Network Design Tips for Security Awareness

You know there are cyber security threats out there, growing more dangerous and more complex every day. You know you can’t afford to put your organization’s data, clients, employees or assets at risk. You know you need to fortify your network before a security breach assaults your operations and inflicts irrevocable damage. But how do you make this happen? Designing a network that’s built on a foundation of solid security takes knowledge, experience and the right approach.

A well-guarded network involves a multi-layered security effort, incorporating a number of aspects that make it difficult for an intruder to attack. As you consider your options for implementing a new network design, it is critical to understand what you’ll need in order to thwart cyber threats and protect your perimeter. Use these tips as a basis for ensuring that your network design fulfills the necessary security requirements.

Tip #1: Recognize Your Vulnerabilities

You can’t possibly begin to design a secure network unless you’ve already done your homework to identify and understand any factors jeopardizing your network security. This should be the first step in any design effort. Be sure to partner with a team of experienced, knowledgeable network security professionals to perform a network assessment and security audit. An extensive evaluation will bring some of the following issues to light:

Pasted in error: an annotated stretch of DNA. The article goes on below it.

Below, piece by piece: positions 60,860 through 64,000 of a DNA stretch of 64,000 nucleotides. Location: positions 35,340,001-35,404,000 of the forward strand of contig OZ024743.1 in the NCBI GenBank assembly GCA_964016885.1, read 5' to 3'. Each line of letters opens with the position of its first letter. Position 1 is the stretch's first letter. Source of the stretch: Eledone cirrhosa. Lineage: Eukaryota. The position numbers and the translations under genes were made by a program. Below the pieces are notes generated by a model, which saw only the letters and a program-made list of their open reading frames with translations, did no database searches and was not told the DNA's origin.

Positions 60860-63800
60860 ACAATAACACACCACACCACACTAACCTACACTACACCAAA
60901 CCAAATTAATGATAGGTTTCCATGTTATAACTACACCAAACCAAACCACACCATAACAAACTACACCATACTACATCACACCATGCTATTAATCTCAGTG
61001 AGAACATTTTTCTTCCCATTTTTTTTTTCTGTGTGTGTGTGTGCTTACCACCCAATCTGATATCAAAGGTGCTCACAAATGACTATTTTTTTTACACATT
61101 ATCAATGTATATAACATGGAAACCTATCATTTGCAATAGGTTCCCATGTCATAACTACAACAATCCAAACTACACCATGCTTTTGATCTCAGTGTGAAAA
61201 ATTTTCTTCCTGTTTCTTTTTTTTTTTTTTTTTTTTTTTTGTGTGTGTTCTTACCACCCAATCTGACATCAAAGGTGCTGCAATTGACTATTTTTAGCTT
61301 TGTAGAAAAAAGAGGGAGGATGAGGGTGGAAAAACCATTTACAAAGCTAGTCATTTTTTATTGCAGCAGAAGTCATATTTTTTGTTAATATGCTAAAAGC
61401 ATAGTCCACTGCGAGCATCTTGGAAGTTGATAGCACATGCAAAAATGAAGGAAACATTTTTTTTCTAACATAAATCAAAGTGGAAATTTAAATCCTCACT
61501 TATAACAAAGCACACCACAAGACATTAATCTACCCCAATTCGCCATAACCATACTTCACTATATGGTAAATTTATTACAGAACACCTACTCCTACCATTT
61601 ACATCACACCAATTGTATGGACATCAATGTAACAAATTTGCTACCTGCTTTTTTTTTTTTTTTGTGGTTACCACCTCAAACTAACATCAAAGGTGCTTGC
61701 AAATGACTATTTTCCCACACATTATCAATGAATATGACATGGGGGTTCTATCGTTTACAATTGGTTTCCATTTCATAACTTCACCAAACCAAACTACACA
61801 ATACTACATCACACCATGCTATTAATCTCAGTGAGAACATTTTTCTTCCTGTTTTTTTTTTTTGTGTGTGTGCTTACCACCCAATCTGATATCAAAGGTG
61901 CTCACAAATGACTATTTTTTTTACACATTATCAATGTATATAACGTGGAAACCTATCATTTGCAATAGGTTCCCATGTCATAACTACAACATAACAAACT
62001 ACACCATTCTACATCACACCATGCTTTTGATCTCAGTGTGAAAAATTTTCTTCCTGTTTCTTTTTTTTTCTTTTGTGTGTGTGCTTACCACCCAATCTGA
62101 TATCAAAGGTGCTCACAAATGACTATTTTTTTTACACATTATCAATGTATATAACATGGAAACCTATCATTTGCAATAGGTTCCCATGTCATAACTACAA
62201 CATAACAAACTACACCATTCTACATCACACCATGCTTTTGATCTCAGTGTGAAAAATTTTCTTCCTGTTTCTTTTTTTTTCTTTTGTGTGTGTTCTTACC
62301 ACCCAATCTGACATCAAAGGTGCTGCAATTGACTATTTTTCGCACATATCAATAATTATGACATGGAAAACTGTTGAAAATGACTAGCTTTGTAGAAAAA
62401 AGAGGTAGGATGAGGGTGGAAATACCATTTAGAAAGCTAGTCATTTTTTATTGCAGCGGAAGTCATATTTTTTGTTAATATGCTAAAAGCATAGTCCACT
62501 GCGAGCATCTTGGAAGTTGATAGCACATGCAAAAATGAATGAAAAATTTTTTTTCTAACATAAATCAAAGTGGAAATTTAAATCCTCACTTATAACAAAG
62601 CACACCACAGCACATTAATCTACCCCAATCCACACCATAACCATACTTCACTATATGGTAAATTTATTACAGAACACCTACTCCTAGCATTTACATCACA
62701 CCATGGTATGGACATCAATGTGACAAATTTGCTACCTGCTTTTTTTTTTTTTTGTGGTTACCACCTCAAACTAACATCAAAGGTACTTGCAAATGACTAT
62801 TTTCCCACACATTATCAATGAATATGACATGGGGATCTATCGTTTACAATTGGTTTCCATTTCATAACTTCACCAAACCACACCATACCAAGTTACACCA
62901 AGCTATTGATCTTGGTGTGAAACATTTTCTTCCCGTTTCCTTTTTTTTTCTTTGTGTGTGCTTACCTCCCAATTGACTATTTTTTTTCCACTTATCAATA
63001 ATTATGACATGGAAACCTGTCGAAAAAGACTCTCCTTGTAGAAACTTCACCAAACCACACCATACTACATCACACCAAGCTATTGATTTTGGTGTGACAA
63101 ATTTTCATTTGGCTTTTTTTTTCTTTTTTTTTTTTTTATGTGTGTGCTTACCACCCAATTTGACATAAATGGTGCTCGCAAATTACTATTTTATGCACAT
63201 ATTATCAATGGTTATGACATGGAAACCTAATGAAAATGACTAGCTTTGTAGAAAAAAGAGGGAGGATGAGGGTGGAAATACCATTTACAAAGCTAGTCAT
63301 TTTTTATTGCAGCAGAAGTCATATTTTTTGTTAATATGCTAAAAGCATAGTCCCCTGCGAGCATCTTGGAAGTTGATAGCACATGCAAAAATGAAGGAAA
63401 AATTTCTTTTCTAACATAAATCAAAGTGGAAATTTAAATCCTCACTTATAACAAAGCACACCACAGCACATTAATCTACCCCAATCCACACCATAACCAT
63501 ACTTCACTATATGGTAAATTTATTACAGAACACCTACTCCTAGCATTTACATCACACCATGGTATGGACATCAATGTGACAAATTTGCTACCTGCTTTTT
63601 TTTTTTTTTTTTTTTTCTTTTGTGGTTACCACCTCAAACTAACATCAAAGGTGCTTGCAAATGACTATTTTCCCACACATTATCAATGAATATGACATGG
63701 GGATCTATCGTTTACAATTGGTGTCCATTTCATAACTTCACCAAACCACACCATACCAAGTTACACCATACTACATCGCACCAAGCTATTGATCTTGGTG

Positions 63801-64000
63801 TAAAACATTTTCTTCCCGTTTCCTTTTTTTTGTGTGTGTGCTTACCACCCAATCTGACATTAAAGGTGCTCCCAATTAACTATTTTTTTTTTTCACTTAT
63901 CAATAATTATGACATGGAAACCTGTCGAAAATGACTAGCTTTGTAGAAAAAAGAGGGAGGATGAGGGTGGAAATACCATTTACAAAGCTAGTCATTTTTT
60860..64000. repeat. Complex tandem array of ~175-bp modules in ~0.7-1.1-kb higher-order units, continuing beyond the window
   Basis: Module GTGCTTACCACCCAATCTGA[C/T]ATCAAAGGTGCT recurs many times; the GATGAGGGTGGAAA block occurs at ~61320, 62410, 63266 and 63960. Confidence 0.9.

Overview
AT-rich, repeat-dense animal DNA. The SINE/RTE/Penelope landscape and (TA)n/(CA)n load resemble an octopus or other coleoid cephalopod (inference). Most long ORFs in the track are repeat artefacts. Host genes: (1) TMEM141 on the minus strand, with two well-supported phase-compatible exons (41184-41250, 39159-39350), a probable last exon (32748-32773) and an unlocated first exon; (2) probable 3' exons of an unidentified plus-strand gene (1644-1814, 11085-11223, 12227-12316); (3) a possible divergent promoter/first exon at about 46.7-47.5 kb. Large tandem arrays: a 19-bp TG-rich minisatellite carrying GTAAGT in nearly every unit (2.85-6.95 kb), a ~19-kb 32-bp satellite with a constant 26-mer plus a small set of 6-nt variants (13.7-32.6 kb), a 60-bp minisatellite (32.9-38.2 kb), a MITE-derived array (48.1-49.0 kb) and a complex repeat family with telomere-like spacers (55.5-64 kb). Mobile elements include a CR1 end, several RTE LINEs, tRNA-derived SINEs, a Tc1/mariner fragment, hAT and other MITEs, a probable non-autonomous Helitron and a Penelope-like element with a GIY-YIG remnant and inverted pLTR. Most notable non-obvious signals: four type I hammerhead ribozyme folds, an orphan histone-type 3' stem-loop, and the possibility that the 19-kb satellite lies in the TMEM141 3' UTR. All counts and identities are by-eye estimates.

• Weak password policies, practices and enforcement
  • Insufficient authentication methods
  • Broad versus granular authorization of your user population
  • Lack of application visibility and control
  • Inadequate bandwidth policies
  • Improper time-of-day connection policies
  • Lack of necessary data encryption
  • Limited ability to control network access
  • Absence of real-time policy management
  • Deficient intrusion and prevention tools

Once you have this foundation of security discoveries from which to base your improvement efforts, you can begin to piece together the elements that will help you develop a secure network design.

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Tip #2: Inspect Traffic and Address Asset Management